Is this Legit?
TOMEKA JONES, CNN STUDENT NEWS: Is this legit? The American penny has always featured the face of Abraham Lincoln. Not legit! So when did the former president's face first show up on the coin? You're about to find out.
AZUZ: This is a tale of heads: Abraham Lincoln's, to be specific. For in the year of his 200th birthday, there's something else to celebrate about the popular president: his bronzed bust! You've got it in your pocket. Lincoln has headed up the penny for 100 years, to the month. Never one to be a conformist, number 16 does something no other president does on a U.S. coin: face right. Don't give a cent for any conspiracy theories though; it's only because Lincoln happened to be facing that direction in the image the designer picked. And if you've happened to pick up a 1909 Lincoln head penny, it could be worth a lot more than your thoughts. An eBay search revealed that some of these vintage coins command more than $1,000 each. Now that's change we can believe in! And it certainly goes further than a modern penny. In 2006, it actually started costing more to make a penny than the coin was worth. That was because the price of the metals used was on the rise. But that didn't stop the U.S. mint from minting a tribute to Lincoln five score after he got set on a cent. The "obverse" of the penny -- in other words, heads -- will look the same. But the "reverse," tails, will tell four different tales, with four new designs showing scenes from Lincoln's life.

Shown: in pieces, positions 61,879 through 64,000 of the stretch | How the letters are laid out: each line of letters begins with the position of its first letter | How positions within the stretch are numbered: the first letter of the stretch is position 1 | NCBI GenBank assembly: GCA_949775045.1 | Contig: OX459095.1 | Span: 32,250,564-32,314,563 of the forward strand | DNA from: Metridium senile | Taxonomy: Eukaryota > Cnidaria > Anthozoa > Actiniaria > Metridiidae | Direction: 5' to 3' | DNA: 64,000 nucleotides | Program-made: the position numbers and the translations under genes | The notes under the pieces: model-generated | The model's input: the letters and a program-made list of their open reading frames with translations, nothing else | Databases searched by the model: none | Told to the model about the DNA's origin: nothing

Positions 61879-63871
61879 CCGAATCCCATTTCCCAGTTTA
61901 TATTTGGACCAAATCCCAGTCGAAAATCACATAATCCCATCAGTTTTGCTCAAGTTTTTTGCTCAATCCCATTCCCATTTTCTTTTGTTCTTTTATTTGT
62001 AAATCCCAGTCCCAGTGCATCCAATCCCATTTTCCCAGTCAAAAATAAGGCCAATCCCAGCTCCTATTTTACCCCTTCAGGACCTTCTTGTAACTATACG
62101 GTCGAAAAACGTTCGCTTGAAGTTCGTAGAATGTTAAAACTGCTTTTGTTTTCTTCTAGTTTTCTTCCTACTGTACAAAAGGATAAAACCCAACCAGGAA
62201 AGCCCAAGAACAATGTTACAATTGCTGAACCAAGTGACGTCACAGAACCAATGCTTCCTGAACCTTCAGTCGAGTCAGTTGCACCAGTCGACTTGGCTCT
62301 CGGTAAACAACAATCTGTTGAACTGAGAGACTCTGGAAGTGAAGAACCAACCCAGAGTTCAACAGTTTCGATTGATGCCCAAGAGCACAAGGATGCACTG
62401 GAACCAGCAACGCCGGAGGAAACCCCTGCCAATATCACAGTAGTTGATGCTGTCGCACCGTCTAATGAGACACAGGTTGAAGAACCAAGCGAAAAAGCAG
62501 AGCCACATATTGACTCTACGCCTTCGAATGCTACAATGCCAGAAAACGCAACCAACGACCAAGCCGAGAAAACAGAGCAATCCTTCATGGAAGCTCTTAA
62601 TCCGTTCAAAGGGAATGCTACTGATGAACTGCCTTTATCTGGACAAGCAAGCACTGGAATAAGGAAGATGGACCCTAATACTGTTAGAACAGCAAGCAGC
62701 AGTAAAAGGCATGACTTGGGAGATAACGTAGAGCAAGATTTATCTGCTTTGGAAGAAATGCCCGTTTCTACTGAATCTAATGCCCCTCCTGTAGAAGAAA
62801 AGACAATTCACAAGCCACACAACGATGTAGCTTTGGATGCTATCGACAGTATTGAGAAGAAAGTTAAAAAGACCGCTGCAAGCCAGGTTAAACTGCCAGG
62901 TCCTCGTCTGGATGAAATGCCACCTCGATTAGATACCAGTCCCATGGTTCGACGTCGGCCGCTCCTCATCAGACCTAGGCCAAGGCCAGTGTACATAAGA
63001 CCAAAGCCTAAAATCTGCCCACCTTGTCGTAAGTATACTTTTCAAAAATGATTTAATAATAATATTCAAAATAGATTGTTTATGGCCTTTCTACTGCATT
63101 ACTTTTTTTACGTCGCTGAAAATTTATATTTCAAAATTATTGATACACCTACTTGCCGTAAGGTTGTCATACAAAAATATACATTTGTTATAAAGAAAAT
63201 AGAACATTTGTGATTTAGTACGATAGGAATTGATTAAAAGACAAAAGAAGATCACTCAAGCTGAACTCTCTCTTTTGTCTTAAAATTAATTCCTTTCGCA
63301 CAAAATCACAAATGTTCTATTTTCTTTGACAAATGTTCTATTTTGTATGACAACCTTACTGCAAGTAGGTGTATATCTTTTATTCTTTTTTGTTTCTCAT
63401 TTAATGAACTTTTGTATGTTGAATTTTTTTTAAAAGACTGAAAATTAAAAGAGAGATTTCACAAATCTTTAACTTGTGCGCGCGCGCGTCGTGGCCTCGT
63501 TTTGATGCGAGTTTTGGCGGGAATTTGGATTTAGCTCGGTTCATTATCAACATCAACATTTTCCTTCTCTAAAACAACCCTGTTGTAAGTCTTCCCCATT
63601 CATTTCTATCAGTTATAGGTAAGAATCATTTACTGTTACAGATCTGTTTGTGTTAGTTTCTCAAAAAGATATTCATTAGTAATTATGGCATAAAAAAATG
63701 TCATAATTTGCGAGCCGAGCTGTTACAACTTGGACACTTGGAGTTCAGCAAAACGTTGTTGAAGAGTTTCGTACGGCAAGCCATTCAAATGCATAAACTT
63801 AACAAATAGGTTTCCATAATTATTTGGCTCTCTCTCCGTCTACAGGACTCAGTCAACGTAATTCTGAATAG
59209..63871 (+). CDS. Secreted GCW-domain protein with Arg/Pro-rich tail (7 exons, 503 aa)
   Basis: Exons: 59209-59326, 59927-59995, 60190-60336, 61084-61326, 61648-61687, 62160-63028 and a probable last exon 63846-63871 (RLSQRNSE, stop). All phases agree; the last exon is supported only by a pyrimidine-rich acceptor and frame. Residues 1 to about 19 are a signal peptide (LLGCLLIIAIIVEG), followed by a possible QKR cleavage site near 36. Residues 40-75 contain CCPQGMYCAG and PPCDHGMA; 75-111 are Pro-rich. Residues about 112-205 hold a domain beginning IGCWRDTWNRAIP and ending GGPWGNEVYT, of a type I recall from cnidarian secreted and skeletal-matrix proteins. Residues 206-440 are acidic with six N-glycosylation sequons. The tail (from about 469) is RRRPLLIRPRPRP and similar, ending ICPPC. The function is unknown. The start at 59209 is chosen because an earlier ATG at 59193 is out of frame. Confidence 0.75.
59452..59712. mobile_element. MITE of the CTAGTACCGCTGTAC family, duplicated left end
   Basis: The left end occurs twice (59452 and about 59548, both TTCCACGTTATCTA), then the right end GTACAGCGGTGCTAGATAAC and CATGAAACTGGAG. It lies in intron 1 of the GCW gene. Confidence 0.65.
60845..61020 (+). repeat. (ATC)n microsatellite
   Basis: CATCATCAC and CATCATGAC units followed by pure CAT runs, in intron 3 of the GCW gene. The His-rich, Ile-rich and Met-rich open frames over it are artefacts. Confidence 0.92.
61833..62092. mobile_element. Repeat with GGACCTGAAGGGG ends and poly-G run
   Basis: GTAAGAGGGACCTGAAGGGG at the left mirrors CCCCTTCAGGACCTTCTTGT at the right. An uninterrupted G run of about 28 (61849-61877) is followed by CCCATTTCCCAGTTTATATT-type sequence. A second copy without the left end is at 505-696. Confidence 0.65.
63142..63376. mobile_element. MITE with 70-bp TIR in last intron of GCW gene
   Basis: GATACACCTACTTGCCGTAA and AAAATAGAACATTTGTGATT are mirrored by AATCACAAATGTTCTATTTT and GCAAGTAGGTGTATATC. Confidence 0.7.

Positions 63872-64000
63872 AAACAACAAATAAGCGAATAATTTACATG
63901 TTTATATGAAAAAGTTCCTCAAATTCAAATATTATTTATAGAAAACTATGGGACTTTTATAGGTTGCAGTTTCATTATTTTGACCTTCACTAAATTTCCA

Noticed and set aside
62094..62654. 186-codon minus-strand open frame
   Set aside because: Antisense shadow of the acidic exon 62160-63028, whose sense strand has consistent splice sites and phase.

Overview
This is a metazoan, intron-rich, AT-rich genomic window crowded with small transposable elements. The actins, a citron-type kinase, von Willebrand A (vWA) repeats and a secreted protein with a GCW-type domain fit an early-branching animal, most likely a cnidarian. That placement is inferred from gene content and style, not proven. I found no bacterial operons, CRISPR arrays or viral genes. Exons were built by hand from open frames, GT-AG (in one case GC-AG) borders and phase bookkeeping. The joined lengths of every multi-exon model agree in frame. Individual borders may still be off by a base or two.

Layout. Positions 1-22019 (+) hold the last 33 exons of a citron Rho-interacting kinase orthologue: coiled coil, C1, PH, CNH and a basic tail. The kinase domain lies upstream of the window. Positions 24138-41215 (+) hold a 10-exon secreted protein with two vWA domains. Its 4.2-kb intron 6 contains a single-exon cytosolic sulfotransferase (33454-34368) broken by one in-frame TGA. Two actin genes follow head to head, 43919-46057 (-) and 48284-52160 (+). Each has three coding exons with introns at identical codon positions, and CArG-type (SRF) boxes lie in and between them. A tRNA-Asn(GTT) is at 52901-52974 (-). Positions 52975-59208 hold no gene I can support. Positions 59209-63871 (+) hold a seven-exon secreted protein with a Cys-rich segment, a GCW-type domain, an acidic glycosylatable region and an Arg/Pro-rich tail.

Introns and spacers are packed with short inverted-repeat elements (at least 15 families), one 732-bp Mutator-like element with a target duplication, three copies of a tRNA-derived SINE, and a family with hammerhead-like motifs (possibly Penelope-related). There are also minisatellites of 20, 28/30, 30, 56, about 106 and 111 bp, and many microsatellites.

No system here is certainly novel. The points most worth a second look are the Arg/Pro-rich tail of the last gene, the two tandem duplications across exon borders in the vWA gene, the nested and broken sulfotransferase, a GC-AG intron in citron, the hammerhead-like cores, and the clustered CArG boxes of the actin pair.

AZUZ: So while the value of the penny might have changed over the past century, you could see why the design still makes sense.
AZUZ: Okay, of you're curious about what's coming up tomorrow on CNN Student News, then you want to sign up for our daily e-mail! This free newsletter gives you a sneak preview of some of the stories we're covering on the show, and it includes links to our blog and downloadable maps. Head to CNNStudentNews.com and sign up today!
Before We Go
AZUZ: Before we go, we've got a couple tickets to the gun show! Shirley Coen may not look like a typical weight lifter, but don't underestimate this 85-year-old powerhouse. She just set a bench press world record! 55 pounds, the first woman ever in her age group to pump that much iron. She's only been lifting for two months, and Coen's already boasting that she plans to break the record she just set.
AZUZ: She did it once, so I guess the weight's already off her shoulders. We won't press our luck with any more puns, even though you said you wanted then. Have a great day. For CNN Student News, I'm Carl Azuz.